all-out war on terrorism and its ideological sponsors, a people, he said,
who traced their origins to the Middle East and found motivation for their
evil deeds in their religion.
- Two weeks later, the first detention center for terrorists
was built in Oranianberg to hold the first suspected allies of the infamous
terrorist. In a national outburst of patriotism, the leader's flag was
everywhere, even printed large in newspapers suitable for window display.
- Within four weeks of the terrorist attack, the nation's
now-popular leader had pushed through legislation - in the name of combating
terrorism and fighting the philosophy he said spawned it - that suspended
constitutional guarantees of free speech, privacy, and habeas corpus. Police
could now intercept mail and wiretap phones; suspected terrorists could
be imprisoned without specific charges and without access to their lawyers;
police could sneak into people's homes without warrants if the cases involved
- To get his patriotic "Decree on the Protection of
People and State" passed over the objections of concerned legislators
and civil libertarians, he agreed to put a 4-year sunset provision on it:
if the national emergency provoked by the terrorist attack was over by
then, the freedoms and rights would be returned to the people, and the
police agencies would be re-restrained. Legislators would later say they
hadn't had time to read the bill before voting on it.
- Immediately after passage of the anti-terrorism act,
his federal police agencies stepped up their program of arresting suspicious
persons and holding them without access to lawyers or courts. In the first
year only a few hundred were interred, and those who objected were largely
ignored by the mainstream press, which was afraid to offend and thus lose
access to a leader with such high popularity ratings. Citizens who protested
the leader in public - and there were many - quickly found themselves confronting
the newly empowered police's batons, gas, and jail cells, or fenced off
in protest zones safely out of earshot of the leader's public speeches.
(In the meantime, he was taking almost daily lessons in public speaking,
learning to control his tonality, gestures, and facial expressions. He
became a very competent orator.)
- Within the first months after that terrorist attack,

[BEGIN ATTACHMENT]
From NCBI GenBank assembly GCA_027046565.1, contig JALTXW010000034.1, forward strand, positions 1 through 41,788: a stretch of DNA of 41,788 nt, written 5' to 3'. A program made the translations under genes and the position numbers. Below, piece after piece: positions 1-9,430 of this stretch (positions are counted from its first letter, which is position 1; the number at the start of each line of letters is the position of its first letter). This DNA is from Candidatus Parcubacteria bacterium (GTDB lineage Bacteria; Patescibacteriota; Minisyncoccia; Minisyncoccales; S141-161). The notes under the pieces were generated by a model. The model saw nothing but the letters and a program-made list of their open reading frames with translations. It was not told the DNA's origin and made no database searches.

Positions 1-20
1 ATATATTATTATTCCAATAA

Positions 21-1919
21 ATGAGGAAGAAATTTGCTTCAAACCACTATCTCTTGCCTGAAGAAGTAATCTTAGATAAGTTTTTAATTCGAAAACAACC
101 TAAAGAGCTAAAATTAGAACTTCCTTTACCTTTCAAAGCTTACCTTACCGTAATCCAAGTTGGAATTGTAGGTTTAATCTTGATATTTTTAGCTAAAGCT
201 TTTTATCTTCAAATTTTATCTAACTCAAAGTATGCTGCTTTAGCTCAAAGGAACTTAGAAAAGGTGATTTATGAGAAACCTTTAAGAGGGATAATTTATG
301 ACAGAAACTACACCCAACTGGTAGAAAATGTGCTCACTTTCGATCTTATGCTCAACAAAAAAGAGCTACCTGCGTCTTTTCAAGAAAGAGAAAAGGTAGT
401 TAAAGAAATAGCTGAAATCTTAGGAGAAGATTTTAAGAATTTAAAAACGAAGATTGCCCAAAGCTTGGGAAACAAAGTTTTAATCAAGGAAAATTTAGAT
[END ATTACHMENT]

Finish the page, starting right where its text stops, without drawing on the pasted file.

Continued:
at the suggestion of a political advisor, he brought a formerly obscure
word into common usage. He wanted to stir a "racial pride" among
his countrymen, so, instead of referring to the nation by its name, he
began to refer to it as "The Homeland," a phrase publicly promoted
in the introduction to a 1934 speech recorded in Leni Riefenstahl's famous
propaganda movie "Triumph Of The Will." As hoped, people's hearts
swelled with pride, and the beginning of an us-versus-them mentality was
sewn. Our land was "the" homeland, citizens thought: all others
were simply foreign lands. We are the "true people," he suggested,
the only ones worthy of our nation's concern; if bombs fall on others,
or human rights are violated in other nations and it makes our lives better,
it's of little concern to us.
- Playing on this new nationalism, and exploiting a disagreement
with the French over his increasing militarism, he argued that any international
body that didn't act first and foremost in the best interest of his own
nation was neither relevant nor useful. He thus withdrew his country from
the League Of Nations in October, 1933, and then negotiated a separate
naval armaments agreement with Anthony Eden of The United Kingdom to create
a worldwide military ruling elite.
- His propaganda minister orchestrated a campaign to ensure
the people that he was a deeply religious man and that his motivations
were rooted in Christianity. He even proclaimed the need for a revival
of the Christian faith across his nation, what he called a "New Christianity."